As a "Mad Men" fan visiting New Orleans last week, we dropped in on Bryan Batt, who plays gay, closeted (and recently fired) ad designer Sal. Native New Orleanian Batt co-owns a lovely little home-accessories shop in Uptown called Hazelnut, and his gracious Southernness almost gave us the vapors.

Is he even more handsome in real life? Yes, that day’s beard stubble notwithstanding. Will Sal be back next season, as clamoring fans hope? "I don’t know — really — and I’m about to cancel Facebook and go into hiding because everyone keeps asking." Is Jon Hamm as nice as everybody says he is? "Yes, the opposite of Don Draper."

Batt, who is 46, has worked steadily as a Broadway actor and splits his time between New York and Louisiana. He walked into the shop accompanied by his Boston terrier Peggy (NOT named after Elisabeth Moss's character on the much-honored series). The only nod to "Mad Men" at Hazelnut, which sells decor ranging from $5 holiday ornaments and $14 caviar spoons to New Orleans-style toile and more expensive objets, was a small stack of 2010 calendars.

Batt said he has nothing to do with the writing of his character, "blindly trusting" show creator Matthew Weiner. He did suggest that Sal, between seasons one and two, should perhaps get married -- as many gay men did as a cover in the early 1960s, "and some still are," he said.

Sal seems to be genuinely fond of his wife, who doesn't really suspect anything is wrong until he throws himself into a "Bye Bye Birdie" demonstration in their bedroom.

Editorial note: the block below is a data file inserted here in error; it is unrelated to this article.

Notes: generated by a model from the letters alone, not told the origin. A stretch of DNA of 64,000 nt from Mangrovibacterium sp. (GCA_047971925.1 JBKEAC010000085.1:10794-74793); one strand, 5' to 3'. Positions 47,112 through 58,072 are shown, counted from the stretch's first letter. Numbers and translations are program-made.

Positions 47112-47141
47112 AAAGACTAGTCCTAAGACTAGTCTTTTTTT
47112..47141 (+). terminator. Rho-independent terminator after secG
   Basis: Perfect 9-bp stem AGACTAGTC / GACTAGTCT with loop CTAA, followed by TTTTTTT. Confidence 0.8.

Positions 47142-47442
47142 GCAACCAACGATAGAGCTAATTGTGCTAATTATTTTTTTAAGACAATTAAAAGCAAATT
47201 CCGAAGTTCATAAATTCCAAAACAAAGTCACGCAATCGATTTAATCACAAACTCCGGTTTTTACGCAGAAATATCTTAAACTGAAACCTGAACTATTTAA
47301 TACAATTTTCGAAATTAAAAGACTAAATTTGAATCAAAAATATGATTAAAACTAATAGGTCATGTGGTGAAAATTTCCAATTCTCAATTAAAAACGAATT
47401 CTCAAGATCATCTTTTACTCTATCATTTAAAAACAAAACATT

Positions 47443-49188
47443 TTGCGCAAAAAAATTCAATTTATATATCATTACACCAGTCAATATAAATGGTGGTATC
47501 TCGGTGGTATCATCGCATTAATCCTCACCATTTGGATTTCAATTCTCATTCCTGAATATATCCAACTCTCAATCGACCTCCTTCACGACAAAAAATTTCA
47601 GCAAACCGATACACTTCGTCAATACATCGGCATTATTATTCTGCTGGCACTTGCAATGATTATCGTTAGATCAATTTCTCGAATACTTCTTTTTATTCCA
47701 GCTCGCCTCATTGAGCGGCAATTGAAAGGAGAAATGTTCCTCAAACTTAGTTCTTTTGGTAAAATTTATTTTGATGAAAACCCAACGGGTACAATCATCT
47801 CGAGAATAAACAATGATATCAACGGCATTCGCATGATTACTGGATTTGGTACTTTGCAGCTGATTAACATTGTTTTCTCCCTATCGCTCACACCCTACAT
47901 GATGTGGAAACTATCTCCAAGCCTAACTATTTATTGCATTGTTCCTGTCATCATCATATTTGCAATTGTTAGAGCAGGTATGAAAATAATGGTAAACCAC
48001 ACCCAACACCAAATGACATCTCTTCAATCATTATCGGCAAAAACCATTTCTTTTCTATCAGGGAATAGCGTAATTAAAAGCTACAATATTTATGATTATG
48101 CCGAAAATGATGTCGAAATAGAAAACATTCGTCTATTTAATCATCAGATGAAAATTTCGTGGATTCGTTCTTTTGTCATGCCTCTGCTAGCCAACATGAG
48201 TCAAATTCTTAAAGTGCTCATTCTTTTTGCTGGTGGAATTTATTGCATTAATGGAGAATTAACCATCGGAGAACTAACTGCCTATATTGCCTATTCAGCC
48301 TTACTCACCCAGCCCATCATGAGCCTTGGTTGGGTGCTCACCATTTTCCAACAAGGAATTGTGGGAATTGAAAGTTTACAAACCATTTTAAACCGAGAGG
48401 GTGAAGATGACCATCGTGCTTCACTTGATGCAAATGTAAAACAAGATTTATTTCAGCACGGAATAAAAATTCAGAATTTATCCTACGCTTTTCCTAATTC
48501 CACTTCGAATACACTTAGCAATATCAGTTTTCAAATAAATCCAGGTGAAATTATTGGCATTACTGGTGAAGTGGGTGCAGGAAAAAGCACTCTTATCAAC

"I thought he should be more in love with her," Batt said. "The director Jerry Zaks taught me that if your'e going to make an adjustment, make it a positive one. But it also adds another level of sadness."

In one episode, Sal's character locks lips and hips with a hotel bellhop until a fire alarm goes off. "I think there was a little resistance from network brass on that, but Matthew said, if oyu can show someone's head being blown off, you can show this."

One of Batt's greatest achievements on the show is perfecting the social mask Sal wore, a particular, guarded expression.

"Oh, you mean the look that has to convey abject fear, unbridled lust and continual angst, plus a slight smirk, all at the same time? Well, I didn't come out in real life to my family until I was 29."

Check out the goods at Hazelnut, which Batt owns with his longtime partner Tom Cianfichi, at






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